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Choosing a home loan

How to compare home loans and get the best deal

Page reading time: 5 minutes

When looking for a good deal on a home loan (mortgage), the interest rate matters. A home loan is a long-term debt, so even a small difference in interest adds up over time.

Home loans come with different options and features. These can offer flexibility or let you pay off your loan faster. Some options could cost you more, so make sure they're worth it.

Principal and interest will pay off the loan

Principal and interest loans

Most people get this type of home loan. You make regular repayments on the amount borrowed (the principal), plus you pay interest on that amount. You pay off the loan over an agreed period of time (loan term), for example, 25 or 30 years.

Interest-only loans

For an initial period (for example, five years), your repayments only cover interest on the amount borrowed. You aren't paying off the principal you borrowed, so your debt isn't reduced. Repayments may be lower during the interest-only period, but they will go up after that. Make sure you can afford them. See interest-only home loans.

Get the shortest loan term you can afford

Your loan term is how long you have to pay off the loan. It impacts the size of your mortgage repayments and how much interest you'll pay.

A shorter loan term (for example, 20 years) means higher repayments, but you'll pay less in interest.

A longer loan term (for example, 30 years) means lower repayments, but you'll pay more in interest.

Aim for the lowest interest rate

An interest rate even 0.5% lower could save you thousands of dollars over time.

Check the average interest rate

Weigh up the pros and cons of fixed and variable interest rates to decide which suits you.

Fixed interest rate

A fixed interest rate stays the same for a set period (for example, five years). The rate then goes to a variable interest rate, or you can negotiate another fixed rate.

Pros:

Cons:

Variable interest rate

A variable interest rate can go up or down as the lending market changes (for example when official cash rates change).

Pros:

Cons:

Partially-fixed rate

If you're not sure whether a fixed or variable interest rate is right for you, consider a bit of both. With a partially-fixed rate (split loan), a portion of your loan has a fixed rate and the rest has a variable rate. You can decide how to split the loan (for example, 50/50 or 20/80).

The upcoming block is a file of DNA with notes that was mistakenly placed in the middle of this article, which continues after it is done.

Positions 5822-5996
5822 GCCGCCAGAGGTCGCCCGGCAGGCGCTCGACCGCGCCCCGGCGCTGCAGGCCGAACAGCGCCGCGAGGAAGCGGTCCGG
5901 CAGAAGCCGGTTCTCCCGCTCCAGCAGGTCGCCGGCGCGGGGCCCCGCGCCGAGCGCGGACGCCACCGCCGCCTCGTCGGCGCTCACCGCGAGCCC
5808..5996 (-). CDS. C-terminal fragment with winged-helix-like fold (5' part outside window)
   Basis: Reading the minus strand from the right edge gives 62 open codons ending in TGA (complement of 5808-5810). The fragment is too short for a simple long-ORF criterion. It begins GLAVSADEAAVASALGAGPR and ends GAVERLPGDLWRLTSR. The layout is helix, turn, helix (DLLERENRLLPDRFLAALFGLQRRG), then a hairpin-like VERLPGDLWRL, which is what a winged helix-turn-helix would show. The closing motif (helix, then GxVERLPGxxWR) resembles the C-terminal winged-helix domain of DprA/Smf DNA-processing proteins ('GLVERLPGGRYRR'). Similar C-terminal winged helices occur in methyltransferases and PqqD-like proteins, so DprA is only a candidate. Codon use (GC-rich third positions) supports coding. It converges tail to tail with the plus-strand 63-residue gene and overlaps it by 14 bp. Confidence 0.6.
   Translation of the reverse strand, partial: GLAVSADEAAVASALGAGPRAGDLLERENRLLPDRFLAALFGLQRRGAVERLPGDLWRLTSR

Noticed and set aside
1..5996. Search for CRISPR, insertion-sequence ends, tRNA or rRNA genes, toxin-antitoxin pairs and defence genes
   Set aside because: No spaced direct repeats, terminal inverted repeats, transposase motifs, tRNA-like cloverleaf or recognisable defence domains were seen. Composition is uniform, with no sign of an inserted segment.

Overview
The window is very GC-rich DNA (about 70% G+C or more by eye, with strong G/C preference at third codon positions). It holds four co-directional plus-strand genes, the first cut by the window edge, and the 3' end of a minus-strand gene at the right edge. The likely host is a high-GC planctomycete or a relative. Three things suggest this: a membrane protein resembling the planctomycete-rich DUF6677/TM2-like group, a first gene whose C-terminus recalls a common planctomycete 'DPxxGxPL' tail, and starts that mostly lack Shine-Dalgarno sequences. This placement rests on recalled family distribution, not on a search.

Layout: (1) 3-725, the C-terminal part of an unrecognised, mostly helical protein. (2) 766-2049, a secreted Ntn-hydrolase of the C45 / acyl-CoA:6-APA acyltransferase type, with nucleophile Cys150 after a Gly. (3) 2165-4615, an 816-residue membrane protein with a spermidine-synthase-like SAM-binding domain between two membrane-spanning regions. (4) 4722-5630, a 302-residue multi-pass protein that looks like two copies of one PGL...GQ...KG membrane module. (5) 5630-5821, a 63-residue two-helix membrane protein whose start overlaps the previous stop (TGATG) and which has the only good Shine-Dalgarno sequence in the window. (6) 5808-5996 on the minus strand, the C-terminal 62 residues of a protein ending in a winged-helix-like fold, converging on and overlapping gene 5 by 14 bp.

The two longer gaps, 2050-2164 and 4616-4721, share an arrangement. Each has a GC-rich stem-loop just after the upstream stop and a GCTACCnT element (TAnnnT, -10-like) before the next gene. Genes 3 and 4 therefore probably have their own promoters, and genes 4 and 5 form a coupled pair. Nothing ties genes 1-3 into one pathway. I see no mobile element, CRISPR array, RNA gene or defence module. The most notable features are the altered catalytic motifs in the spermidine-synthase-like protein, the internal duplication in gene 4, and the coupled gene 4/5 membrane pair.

Mortgage features come at a cost

Home loans with more options or features can come at a higher cost. These could include an offset account, redraw or line of credit facilities. Most are ways of putting extra money into your loan to reduce the amount of interest you pay.

Weigh up if features are worth it

For example, suppose you are considering a $500,000 loan with an offset account. If you're able to keep $20,000 of savings in the offset, you'll pay interest on $480,000. But if your offset balance will always be low (for example under $10,000), it may not be worth paying for this feature.

Avoid paying more for 'nice-to-have' options

When comparing loans, consider your lifestyle and what options you really need. What features are 'must-haves'? What are 'nice-to-haves'? Is it worth paying extra for features you may never use? You may be better off choosing a basic loan with limited features.

Work out what you can afford to borrow

Be realistic about what you can afford. If interest rates rise, your loan repayments could go up. So give yourself some breathing room.

Compare home loans

With the amount you can afford to borrow, compare loans from at least two different lenders. Check the loan interest rates, fees and features to get the best loan for you.

Comparison websites can be useful, but they are businesses and may make money through promoted links. They may not cover all your options. See what to keep in mind when using comparison websites.

Compare these features:

Interest rate (per year)

  • interest rate advertised by a lender

Comparison rate (per year)

  • a single figure of the cost of the loan — includes the interest rate and most fees

Monthly repayment

  • how much you'll have to pay each month on a loan

Application fee

  • one-off payment when starting a loan, also called establishment, up-front or set-up fee

Ongoing fees

  • fees charged every month or year for administering a loan, also called service or administration fees

Loan term

  • length of time a loan lasts

Loan features

Using a mortgage broker

With many lenders to choose from, you may decide to get a mortgage broker to find loan options for you. See using a mortgage broker for tips on what to ask your lender or broker.

Couple sitting at a table reading a booklet, drinking coffee.

Mai and Michael get the best deal on a home loan

Mai and Michael are looking to buy a $600,000 apartment. They've saved a 20% deposit and want to borrow $480,000 over 25 years.

They check a comparison website to compare:

  • interest rates — variable versus fixed
  • fees — application fee, ongoing fees
  • features — basic versus extra (redraw facility, additional repayments)

Ticking different boxes on the website, they look at loan options to see how the cost varies. Given interest rates are low, they decide to go with a variable rate. Plus they want to be able to make additional repayments. Using these as filters, they review loan options.

They repeat the process with another comparison website.

Then, using the mortgage calculator, they compare the impact of different interest rates over 25 years.

Based on their research, they shortlist loans from two lenders. They approach each lender to get a written quote personalised for their situation, then choose the best loan.